A bivascularly perfused IPRL model was proposed as another alternative to bile duct proliferation models to analyze the in vivo effects of secretin in the normal rat.25 In the IPRL model, secretin infusion via the hepatic artery led to increases in biliary HCO3− concentration and net biliary HCO3− excretion, but not bile flow. The lack of secretin effect on bile flow in this experimental setting is in contrast with our findings and could be related to the interruption of functional innervation in the IPRL model. Interestingly, whereas acetylcholine infusion induced a transient decrease in bile flow associated with portal pressure disturbances, such a decrease was not observed after acetylcholine-secretin coinfusion.25 Moreover, the role of the neurotransmitter is supported by in vitro experiments in which acetylcholine was found to increase the stimulatory effect of secretin on the Cl−/HCO3− exchange activity in isolated bile duct units and cholangiocytes isolated from normal rats.20
In our live rat model, intrabiliary NPPB (an inhibitor of CFTR and other Cl− channels) completely blocked the effects of secretin—not only the increase in Cl− excretion, but also the increases in HCO3− excretion and bile flow. On the other hand, intrabiliary DIDS (a nonspecific inhibitor of Cl−/HCO3− exchange) reduced secretin-induced increases in HCO3− excretion and bile flow, but not Cl− excretion. Furthermore, the values of biliary Cl− concentration paradoxically increased in secretin-stimulated rats with intrabiliary DIDS, as sustained net biliary excretion of Cl− was associated with DIDS inhibition of secretin-stimulated bile flow. Thus, although HCO3− permeability through activated CFTR has been shown in several cell systems,43, 44 our present results with intrabiliary inhibitors indicate that secretin-induced efflux of Cl− and efflux of HCO3− each occur via interrelated but different flux proteins.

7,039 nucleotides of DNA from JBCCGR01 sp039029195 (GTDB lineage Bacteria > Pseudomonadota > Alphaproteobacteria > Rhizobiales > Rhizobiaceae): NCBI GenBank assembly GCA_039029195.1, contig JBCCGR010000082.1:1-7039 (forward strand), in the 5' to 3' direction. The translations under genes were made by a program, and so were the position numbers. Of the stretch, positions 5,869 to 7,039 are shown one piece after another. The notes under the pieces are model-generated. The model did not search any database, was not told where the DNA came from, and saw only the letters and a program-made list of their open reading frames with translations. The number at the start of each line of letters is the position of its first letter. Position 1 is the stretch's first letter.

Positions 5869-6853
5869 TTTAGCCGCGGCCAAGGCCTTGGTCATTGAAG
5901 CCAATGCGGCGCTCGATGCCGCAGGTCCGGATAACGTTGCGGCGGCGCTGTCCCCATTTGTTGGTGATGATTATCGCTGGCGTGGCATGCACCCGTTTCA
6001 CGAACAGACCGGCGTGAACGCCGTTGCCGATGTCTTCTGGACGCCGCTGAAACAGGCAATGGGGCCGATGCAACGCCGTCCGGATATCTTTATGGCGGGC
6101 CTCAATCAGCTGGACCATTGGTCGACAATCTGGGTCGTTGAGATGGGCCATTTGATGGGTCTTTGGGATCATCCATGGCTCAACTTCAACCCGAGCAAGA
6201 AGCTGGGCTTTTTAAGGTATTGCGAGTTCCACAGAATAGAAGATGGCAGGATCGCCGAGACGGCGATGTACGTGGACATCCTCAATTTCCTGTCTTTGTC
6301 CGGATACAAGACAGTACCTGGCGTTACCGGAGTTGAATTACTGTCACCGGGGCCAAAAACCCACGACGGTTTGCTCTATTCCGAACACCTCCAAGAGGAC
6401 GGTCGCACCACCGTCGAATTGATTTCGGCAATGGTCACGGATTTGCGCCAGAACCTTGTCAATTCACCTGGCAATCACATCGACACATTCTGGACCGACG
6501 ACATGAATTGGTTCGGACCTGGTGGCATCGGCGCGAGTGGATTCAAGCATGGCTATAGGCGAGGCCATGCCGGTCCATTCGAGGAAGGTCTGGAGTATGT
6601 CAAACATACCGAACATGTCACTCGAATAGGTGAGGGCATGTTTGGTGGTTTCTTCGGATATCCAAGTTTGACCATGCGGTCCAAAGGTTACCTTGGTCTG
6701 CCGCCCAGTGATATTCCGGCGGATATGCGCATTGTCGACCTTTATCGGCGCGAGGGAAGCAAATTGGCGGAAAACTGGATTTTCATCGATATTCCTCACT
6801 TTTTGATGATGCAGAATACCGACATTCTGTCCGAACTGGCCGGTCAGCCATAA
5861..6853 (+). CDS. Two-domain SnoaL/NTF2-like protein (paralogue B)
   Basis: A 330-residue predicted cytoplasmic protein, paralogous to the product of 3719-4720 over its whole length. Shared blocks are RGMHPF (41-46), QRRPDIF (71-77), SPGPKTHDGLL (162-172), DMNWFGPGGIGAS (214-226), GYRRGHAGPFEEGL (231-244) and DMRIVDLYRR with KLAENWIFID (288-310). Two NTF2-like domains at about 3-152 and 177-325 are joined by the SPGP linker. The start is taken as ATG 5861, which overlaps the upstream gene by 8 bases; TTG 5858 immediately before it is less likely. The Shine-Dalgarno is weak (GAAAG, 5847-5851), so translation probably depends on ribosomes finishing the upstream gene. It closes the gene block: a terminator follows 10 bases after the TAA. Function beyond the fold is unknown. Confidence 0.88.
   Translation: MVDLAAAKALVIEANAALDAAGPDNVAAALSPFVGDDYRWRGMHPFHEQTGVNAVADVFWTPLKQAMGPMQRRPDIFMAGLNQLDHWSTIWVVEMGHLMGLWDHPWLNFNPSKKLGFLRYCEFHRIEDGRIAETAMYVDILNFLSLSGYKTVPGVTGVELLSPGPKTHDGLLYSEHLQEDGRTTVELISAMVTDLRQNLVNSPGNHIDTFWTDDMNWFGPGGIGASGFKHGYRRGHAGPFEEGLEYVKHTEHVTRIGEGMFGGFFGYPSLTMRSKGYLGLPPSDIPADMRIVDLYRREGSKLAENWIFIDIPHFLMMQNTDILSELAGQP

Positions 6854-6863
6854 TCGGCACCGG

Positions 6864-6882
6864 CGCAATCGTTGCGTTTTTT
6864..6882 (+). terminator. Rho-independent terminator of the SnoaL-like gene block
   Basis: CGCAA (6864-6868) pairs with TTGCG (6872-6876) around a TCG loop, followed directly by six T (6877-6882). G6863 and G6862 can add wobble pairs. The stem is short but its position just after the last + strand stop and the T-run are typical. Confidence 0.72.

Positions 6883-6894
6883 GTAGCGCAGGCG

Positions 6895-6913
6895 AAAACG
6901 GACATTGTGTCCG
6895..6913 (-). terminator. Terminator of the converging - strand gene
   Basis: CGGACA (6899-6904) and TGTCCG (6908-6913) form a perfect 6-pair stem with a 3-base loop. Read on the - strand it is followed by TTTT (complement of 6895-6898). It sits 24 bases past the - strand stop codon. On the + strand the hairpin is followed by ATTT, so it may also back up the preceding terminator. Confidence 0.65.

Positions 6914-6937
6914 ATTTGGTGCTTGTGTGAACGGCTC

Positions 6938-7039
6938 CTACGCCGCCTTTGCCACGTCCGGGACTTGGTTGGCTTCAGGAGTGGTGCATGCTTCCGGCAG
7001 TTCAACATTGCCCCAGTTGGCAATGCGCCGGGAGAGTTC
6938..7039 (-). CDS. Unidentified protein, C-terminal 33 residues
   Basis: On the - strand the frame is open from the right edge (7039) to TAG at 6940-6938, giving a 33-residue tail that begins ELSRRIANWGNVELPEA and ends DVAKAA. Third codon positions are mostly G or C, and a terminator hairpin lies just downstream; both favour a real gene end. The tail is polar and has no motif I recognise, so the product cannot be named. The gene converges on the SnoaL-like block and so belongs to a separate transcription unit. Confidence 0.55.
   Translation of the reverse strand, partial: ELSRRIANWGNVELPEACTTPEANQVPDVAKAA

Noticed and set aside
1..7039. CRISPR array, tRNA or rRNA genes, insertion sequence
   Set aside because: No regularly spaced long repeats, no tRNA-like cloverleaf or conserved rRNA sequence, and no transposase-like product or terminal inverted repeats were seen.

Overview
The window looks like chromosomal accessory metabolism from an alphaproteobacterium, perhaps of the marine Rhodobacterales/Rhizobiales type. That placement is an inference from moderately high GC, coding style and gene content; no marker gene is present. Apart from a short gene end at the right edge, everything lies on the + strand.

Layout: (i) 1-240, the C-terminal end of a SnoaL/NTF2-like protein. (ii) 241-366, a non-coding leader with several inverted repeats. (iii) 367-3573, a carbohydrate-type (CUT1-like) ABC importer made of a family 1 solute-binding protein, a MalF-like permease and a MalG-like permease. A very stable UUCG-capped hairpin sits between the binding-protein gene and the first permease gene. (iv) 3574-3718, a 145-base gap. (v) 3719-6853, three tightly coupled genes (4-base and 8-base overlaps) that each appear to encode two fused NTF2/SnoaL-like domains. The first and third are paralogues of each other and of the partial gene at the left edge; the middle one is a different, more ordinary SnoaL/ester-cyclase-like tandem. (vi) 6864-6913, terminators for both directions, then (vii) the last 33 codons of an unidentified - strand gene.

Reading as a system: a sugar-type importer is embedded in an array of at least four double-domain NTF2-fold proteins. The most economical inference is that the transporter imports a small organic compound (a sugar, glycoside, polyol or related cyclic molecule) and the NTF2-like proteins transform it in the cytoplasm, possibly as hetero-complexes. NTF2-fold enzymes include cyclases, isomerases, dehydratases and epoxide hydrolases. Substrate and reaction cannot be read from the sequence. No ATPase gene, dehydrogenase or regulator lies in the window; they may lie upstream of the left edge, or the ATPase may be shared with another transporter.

Although in the IPRL model DIDS had no inhibitory effect on the secretin-induced increase in biliary HCO3− excretion,25 such a discrepancy with our findings may be related to differences in the route of administration (intrabiliary in our model and intravascular in IPRL). Intravascularly administered DIDS (an impermeant drug that does not cross cell membranes)45 may have difficulty reaching the duct lumen to interact with the apical Cl−/HCO3− exchanger. This possibility is not ruled out by the observed inhibition of acetylcholine-stimulated increase in biliary HCO3− excretion by intravascular DIDS.25 In a context of possible acetylcholine-induced vascular disturbances in the liver, impermeant DIDS may manage to reach bile duct lumen and interact extracellularly with different carriers such as Ca2+-activated Cl− channels,46 anion exchangers, and other HCO3− transporters. Alternatively, DIDS may inhibit basolateral factors presumably involved in acetylcholine signaling (which differs from secretin signaling).
Although the role of AE2 protein as an effector of biliary Cl−/HCO3− exchange was previously assumed,16, 18, 47–49 this had yet to be demonstrated. Recent in vivo and in vitro data on colocalization and secretin-responsive apical co-redistribution of flux proteins in bile duct cells have given strong support to such a role.19 In our live rat model, intrabiliary exposure to 0.5 mmol/L DIDS for 20 minutes resulted in 45% inhibition of secretin-induced increase in HCO3− excretion, which is in the range of DIDS inhibition reported for AE2 expressed in Xenopus oocytes under similar dosage and time.32 Likewise, DIDS blocked 40%-44% of the Cl−/HCO3− exchange activity in our NRCs, which was also in the range expected for AE2.